Asia-Pacific, Headlines

BANGLADESH-RIGHTS: Ethnic Minorities Appeal for Help Abroad

Prangtip Daorueng

BANGKOK, Mar 12 1997 (IPS) - Jyotirinda Chakma left his tribal village home in the Chittagong Hill Tracts (CHT), in south-east Bangladesh, to study journalism in Bulgaria and Germany in 1987.

He has not been back since. He says he will not be allowed to return by the Bangladesh government because he is politically active abroad in the armed struggle for greater autonomy being waged by ethnic minorities in the CHT.

Chakma was in Bangkok to enlist the support of human rights groups across the Asia-Pacific at an ‘International Peace Conference on Chittagong Hill Tracts’ organised in the Thai capital last month.

For 21 years, rebels in the CHT have been at war with Dhaka, which has deployed a third of the Bangladesh army in the area to counter the insurgency. Tens of thousands of tribals are sheltering in refugee camps in neighbouring India.

The CHT, occupies roughly 10 percent of the country, and borders India on the east and Burma in the south. It is the homeland of about 11 tribal communities, of Mongolian, Tibeto- Burman or Mon Khmer extraction, who call themselves the Jumma people. The majority belong to the Chakma tribe, and are ethnically separate from the country’s majority Bengalees who have always dominated the government.

The insurgency is led by the Jana Shanghati Samity (JSS) and its armed wing Shanti Bahini, founded in 1974 three years after Bangladesh broke away from Pakistan. Within two years, the JSS had turned its guns on the security forces because the then government refused to accept its people as ethnic minorities.

“India, Pakistan and now Bangladesh have persecuted the Jumma people politically, economically and culturally,” stated Subodh Bikash Chakma, a spokesman of the Jumma people in a paper prepared for the Bangkok conference. According to him, his people have suffered greatly — a charge supported by international rights organisations who have regularly hauled up the Bangladesh government for human rights abuses in the hill region.

Not surprisingly, the conference ran into trouble with Dhaka. The Thai Embassy there refused visas to 25 Bangladeshi delegates because of objections raised by the Bangladesh government which said the conference could be used as a platform to “villify the government of Bangladesh.”

“By organising the conference in Bangkok, we wanted human rights groups in Asia-Pacific to get involved in our situation,” said Kabita Chakma, co-ordinator of the Australia-based Jumma People Network of the Asia Pacific, one of the organisers.

“Apart from demanding equal political rights, we want the government to recognise our ethnic identity and culture,” she said. “Now all school lessons are in Bangla and our children have no chance of assimilating our culture at school. Besides, our education opportunities are shrinking as schools are shut down because of lack of teachers … Many children have had to stop their studies,”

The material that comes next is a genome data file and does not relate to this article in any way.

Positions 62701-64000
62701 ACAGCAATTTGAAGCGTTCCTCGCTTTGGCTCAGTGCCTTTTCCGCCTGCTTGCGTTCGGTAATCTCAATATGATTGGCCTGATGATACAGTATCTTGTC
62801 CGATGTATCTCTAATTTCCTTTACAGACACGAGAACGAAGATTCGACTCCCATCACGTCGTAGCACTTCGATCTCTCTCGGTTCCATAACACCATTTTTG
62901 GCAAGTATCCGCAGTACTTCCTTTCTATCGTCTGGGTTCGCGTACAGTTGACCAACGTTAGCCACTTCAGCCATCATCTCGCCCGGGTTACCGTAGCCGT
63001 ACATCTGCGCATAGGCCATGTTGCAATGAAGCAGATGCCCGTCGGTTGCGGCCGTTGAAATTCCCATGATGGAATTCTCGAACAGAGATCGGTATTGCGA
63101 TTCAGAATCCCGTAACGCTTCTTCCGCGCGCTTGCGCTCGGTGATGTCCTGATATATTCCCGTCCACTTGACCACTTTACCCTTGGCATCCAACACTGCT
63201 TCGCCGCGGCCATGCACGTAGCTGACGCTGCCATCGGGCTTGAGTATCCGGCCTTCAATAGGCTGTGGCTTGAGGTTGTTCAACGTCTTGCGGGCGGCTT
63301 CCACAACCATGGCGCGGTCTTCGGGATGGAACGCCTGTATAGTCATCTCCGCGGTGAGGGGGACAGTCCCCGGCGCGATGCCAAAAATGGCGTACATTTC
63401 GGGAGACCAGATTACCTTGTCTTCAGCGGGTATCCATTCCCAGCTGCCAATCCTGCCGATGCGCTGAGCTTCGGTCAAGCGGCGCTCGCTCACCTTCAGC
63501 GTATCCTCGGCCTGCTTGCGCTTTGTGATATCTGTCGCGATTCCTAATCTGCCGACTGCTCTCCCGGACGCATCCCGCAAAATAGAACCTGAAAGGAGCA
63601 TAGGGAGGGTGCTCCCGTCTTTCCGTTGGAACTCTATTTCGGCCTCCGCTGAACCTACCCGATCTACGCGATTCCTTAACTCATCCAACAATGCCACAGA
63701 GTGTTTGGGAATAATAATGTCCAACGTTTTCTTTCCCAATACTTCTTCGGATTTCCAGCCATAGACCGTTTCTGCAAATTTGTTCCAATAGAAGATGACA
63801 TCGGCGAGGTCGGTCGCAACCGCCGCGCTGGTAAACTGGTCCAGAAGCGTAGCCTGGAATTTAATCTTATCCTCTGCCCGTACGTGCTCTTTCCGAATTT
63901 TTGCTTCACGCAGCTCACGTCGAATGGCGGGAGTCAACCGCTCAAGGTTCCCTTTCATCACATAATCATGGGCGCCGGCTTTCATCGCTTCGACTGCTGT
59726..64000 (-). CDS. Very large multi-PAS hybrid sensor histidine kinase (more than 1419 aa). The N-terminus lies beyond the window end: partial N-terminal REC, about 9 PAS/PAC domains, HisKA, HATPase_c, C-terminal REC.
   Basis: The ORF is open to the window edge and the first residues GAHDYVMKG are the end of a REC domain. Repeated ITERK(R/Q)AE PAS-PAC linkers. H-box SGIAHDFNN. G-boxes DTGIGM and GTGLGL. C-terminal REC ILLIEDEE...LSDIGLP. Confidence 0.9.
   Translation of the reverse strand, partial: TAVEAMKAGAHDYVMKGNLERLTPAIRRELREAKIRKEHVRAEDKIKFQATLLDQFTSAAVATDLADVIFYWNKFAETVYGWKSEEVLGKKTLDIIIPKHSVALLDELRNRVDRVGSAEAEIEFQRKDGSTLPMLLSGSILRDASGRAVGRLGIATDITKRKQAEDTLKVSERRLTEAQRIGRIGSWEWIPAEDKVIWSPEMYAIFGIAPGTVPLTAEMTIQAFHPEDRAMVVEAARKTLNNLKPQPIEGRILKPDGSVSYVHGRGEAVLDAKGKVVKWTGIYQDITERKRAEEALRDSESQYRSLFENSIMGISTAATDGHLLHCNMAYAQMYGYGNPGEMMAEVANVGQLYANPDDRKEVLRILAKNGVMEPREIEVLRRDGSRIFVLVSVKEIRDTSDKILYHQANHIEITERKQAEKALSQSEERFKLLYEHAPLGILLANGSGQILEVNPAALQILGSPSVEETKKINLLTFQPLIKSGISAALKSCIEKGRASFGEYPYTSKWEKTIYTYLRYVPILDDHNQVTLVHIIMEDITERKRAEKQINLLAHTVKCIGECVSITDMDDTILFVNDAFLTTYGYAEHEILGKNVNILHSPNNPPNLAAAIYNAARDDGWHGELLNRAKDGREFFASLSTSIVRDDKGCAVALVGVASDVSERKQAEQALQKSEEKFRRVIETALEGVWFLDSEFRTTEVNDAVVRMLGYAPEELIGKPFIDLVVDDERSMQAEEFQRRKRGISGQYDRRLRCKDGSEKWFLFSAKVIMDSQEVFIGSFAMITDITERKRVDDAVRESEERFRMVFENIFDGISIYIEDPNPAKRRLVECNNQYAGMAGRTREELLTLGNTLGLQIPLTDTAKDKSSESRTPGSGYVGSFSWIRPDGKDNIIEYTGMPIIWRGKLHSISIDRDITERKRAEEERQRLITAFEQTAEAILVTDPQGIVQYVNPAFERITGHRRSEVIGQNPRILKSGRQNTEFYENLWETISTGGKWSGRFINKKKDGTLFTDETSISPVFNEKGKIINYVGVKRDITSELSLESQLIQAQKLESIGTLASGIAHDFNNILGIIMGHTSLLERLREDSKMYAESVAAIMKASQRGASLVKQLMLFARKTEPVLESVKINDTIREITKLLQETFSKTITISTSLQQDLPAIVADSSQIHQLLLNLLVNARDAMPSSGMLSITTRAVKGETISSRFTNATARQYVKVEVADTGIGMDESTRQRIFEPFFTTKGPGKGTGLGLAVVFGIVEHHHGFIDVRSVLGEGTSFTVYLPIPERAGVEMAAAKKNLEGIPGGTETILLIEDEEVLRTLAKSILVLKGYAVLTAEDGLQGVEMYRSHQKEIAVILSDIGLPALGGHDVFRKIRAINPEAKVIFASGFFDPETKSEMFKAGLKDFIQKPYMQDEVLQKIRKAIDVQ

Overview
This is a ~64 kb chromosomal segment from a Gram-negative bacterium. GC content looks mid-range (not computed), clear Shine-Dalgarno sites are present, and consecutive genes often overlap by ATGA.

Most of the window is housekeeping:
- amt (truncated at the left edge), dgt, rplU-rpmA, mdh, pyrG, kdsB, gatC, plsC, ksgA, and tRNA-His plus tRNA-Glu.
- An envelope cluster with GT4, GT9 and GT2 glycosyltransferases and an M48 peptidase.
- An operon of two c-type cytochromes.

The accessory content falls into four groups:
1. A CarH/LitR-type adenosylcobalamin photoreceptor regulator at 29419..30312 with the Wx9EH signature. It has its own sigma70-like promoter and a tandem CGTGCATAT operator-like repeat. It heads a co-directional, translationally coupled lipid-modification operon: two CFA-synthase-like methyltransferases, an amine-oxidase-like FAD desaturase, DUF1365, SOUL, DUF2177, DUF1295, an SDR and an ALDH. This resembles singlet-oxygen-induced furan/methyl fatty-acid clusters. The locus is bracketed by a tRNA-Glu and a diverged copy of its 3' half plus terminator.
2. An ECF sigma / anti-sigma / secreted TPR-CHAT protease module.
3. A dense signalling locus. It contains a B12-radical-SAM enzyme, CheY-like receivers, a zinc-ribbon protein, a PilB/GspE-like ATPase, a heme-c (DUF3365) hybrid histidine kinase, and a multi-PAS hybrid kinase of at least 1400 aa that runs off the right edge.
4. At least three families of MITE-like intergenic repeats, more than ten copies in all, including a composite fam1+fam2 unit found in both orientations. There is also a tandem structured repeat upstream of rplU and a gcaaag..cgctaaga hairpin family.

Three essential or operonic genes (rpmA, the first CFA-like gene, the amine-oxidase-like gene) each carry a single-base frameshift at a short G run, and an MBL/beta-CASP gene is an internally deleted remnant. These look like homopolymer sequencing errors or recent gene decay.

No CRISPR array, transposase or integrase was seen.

The hill people of the CHT are a minority in their own land. Bengalee settlers comprise almost half the one million population of the border area. Many tribals are refugees in India, ousted by a dam and later by settlers from the plains who moved in under a government policy introduced in the mid-1970s.

The first refugees were those displaced by the Kaptai Dam, a hydro-electric project built in 1960. The dam submerged around 1,036 sq kms of land, which was 40 percent of the area’s agricultural land.

Roughly 40,000 Jumma people rendered homeless by the dam crossed the border into the Indian state of Arunachal Pradesh, while another 20,000 moved south into Burma. But the biggest exodus was in the 1980s at the height of the civil war, when the hill area was under the virtual control of the Bangladesh army, though the government did not declare martial law in CHT.

According to political scientist Sabyasachi Basu Ray Chaudhury from Rabindra University, Calcutta, who was among the participants, the refugee camps in India are beset with problems. There is not enough food, but the refugees cannot leave the camps to earn money. Neither are their children studying in camp schools allowed to take the final school-leaving examinations.

Also they live in fear of repatriation, he said. In 1992, then Bangladesh prime minister Khaleda Zia had negotiated a “trial” return of refugees with Indian officials, but the exercise was not a success. Those who returned did not always get what they were promised and the trickle stopped.

The withdrawal of the military, return of tribal lands and the reaffirmation of the rights of the indigenous communities, are among the demands of rebel leaders.

Last January, the Bangladesh government held a round of talks with rebel leaders in Dhaka. Though there was no breakthrough, observers said the talks brought the negotiations, which started in 1985, a little closer to its goal of restoring peace.

The army has eased its stranglehold in the last couple of years, and for four years a cease-fire has also been in operation. That has allowed both sides to bring down casualties, but representatives of the Jumma people said atrocities against civilians, particularly women, continue.

According to Kabita Chakma, Jumma people who are politically active continue to be kidnapped, murdered or jailed. The most recent case involves an activist, Kalpana Chakma, who disappeared from his home in CHT last June and is still missing.

 
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